• Eminem04
In summary, the conversation discusses a problem involving two billiard balls in an elastic head-on collision. The first ball is traveling at 4.0 m/s and collides with a stationary ball of equal mass. The resulting question is what is the speed of the second ball after the collision. The solution involves finding the momentum of both balls and dividing by their combined mass. The final answer is that the second ball will also be traveling at 4.0 m/s.
Eminem04
I need help with this problem. I tried it myself but I'm not sure if it's correct ( i got 4 m/s )
A billiard ball traveling at 4.0 m/s has an elastic head-on collision with a billiard ball of equal mass that is initially at rest. The first ball is at rest after the collision. What is the speed of the second ball after the collision?

I got my answer by using M*Vi=M*Vf

Last edited:
First you what to find the momentum of both cars then divide that answer by the combined mass of the two cars. But in your case since you have one car moving and one is stationary the answer is half of your moving cars velocity.

Kacper's response about "cars" confuses me!

Eminem04: Yes, your answer is completely correct. Since the two balls have the same mass and one stopped completely, the other continues forward with the same speed as the initial ball. (In a sense, it just "replaces" the first ball.)

## 1. What is an elastic head-on collision?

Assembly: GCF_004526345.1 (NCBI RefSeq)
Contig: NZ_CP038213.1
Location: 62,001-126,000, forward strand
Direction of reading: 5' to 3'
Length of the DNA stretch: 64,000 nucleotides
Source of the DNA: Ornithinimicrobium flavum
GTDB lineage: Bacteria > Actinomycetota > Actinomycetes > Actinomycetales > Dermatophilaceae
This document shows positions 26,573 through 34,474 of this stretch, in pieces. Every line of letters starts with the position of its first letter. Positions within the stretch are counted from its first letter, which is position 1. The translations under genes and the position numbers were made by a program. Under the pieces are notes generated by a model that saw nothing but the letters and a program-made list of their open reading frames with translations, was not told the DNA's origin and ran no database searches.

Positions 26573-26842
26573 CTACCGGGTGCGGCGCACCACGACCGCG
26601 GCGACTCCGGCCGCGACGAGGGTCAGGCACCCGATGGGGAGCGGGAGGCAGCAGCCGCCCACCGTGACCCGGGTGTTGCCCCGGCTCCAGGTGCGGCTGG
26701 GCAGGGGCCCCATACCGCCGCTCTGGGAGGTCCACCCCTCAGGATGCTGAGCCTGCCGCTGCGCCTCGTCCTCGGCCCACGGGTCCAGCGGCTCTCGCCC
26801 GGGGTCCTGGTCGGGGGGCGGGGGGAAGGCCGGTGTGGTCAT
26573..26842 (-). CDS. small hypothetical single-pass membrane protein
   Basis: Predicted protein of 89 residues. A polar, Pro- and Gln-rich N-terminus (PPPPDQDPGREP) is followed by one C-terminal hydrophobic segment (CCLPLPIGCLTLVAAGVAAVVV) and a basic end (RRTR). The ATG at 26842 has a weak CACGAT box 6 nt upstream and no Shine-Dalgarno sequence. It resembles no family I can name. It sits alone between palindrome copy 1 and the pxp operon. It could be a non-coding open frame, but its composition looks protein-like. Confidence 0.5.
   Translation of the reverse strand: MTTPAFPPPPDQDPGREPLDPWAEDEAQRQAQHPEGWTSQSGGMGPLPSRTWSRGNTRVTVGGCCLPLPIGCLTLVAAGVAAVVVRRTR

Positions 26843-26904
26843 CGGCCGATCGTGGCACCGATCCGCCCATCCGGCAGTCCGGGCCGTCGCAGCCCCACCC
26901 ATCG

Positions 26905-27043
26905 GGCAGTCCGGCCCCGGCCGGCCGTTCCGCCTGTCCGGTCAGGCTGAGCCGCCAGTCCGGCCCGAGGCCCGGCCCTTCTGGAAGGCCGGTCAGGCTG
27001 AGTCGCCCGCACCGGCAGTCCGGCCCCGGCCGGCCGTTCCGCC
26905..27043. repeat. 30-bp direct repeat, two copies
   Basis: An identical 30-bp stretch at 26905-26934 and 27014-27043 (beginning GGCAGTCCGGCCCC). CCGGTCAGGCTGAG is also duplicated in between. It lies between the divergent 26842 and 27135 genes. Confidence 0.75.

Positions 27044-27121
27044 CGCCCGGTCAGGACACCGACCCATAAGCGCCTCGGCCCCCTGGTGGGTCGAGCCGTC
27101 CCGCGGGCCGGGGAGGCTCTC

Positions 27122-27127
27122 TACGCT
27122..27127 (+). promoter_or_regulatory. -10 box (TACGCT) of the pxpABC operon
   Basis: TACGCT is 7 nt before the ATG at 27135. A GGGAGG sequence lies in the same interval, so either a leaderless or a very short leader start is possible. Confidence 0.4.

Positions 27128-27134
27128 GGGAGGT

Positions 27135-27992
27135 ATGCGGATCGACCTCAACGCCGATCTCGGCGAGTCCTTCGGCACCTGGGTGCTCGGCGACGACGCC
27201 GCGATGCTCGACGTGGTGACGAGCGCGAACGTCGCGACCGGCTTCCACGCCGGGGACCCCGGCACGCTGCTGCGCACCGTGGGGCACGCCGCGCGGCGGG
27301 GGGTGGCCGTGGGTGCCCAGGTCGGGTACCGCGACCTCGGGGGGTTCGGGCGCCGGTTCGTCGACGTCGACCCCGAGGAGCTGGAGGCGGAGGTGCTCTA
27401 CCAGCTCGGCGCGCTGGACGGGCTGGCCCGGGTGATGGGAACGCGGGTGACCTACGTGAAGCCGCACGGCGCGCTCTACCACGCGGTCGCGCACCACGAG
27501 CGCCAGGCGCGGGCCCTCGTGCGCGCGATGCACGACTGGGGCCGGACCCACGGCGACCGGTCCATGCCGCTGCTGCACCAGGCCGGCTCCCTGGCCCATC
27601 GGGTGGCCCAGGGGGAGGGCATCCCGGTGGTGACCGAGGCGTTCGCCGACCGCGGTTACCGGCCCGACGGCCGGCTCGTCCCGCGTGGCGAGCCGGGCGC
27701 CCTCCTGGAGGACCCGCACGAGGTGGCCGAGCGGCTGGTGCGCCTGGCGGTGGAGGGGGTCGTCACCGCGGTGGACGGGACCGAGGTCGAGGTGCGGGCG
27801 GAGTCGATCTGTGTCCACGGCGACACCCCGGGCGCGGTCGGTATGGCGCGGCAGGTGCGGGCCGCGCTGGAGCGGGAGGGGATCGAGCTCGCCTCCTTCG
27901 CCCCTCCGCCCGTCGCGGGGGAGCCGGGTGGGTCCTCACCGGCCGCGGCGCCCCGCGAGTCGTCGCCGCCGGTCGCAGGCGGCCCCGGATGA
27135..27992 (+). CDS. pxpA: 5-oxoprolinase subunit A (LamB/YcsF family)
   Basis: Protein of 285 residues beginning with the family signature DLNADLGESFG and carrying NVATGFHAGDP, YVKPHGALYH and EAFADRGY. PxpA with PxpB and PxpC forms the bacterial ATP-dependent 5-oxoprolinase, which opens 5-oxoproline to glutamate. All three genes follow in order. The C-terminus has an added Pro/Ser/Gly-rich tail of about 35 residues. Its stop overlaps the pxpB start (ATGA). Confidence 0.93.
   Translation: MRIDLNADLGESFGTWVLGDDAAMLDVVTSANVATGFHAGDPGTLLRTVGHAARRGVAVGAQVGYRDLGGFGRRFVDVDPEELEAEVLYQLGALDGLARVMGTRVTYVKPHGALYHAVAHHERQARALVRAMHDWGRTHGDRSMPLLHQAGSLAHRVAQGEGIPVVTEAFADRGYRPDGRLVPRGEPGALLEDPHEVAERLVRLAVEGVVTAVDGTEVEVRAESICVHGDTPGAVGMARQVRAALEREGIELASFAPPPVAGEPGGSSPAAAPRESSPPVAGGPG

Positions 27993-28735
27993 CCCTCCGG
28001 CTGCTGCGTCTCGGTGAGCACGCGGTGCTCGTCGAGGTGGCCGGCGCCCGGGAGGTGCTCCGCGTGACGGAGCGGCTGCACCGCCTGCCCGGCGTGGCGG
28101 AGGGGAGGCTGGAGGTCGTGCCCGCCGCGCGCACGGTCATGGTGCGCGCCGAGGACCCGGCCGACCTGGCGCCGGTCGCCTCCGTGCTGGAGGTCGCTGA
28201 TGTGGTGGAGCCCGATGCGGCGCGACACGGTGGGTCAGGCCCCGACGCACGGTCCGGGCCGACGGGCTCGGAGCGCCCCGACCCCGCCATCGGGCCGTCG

An elastic head-on collision is a type of collision where two objects collide with each other and bounce off each other without any loss of kinetic energy. This means that the total kinetic energy before the collision is equal to the total kinetic energy after the collision.

## 2. How is the momentum conserved in an elastic head-on collision?

In an elastic head-on collision, the momentum is conserved because the total momentum of the objects before the collision is equal to the total momentum after the collision. This is because the objects bounce off each other with equal and opposite velocities, resulting in a change in direction but not magnitude of their momentum.

## 3. What factors affect the outcome of an elastic head-on collision?

The outcome of an elastic head-on collision is affected by the masses and velocities of the objects involved. Objects with larger masses or higher velocities will have a greater impact on the outcome of the collision.

## 4. How is energy conserved in an elastic head-on collision?

In an elastic head-on collision, the total energy (kinetic plus potential) is conserved. This means that the total energy before the collision is equal to the total energy after the collision.

## 5. What is the difference between an elastic and inelastic head-on collision?

The main difference between an elastic and inelastic head-on collision is that in an inelastic collision, there is a loss of kinetic energy and the objects involved may stick together after the collision. In an elastic collision, there is no loss of kinetic energy and the objects bounce off each other with no deformation.

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